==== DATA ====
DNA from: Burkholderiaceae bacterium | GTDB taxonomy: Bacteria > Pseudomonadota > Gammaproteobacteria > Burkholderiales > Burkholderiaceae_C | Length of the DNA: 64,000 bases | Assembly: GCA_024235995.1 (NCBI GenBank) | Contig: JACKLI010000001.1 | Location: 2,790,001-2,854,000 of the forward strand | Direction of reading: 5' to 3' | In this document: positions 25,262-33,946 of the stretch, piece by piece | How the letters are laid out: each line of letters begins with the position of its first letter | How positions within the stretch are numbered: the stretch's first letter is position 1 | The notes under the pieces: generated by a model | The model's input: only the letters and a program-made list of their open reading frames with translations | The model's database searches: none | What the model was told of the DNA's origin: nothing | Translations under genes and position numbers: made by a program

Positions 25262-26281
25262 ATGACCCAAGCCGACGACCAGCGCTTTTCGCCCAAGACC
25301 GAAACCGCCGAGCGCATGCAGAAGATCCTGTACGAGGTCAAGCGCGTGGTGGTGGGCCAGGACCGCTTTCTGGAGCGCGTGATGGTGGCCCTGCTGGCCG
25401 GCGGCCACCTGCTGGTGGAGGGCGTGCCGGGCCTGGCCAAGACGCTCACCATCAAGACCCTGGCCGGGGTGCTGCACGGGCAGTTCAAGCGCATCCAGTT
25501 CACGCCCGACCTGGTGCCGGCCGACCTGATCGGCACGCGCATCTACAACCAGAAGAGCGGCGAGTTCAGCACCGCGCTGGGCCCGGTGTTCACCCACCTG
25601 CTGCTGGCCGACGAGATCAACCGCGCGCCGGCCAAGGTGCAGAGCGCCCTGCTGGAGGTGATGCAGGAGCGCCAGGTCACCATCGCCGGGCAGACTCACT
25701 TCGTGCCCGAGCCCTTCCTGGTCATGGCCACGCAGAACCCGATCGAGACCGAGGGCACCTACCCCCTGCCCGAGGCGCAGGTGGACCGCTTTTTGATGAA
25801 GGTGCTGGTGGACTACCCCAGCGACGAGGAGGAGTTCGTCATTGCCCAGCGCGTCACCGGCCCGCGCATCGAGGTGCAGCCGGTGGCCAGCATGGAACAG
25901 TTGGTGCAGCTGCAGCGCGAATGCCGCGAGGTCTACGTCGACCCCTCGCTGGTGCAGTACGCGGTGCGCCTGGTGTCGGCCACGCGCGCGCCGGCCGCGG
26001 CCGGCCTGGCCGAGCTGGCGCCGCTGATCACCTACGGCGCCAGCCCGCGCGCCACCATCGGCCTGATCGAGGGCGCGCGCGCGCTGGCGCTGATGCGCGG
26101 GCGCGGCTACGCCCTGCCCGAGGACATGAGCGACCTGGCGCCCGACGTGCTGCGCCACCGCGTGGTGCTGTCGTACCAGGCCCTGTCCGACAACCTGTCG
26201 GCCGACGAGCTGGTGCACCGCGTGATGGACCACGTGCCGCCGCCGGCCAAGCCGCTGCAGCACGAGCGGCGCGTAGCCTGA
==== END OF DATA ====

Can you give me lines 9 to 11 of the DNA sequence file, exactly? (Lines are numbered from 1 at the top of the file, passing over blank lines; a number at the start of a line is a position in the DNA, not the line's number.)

25801 GGTGCTGGTGGACTACCCCAGCGACGAGGAGGAGTTCGTCATTGCCCAGCGCGTCACCGGCCCGCGCATCGAGGTGCAGCCGGTGGCCAGCATGGAACAG
25901 TTGGTGCAGCTGCAGCGCGAATGCCGCGAGGTCTACGTCGACCCCTCGCTGGTGCAGTACGCGGTGCGCCTGGTGTCGGCCACGCGCGCGCCGGCCGCGG
26001 CCGGCCTGGCCGAGCTGGCGCCGCTGATCACCTACGGCGCCAGCCCGCGCGCCACCATCGGCCTGATCGAGGGCGCGCGCGCGCTGGCGCTGATGCGCGG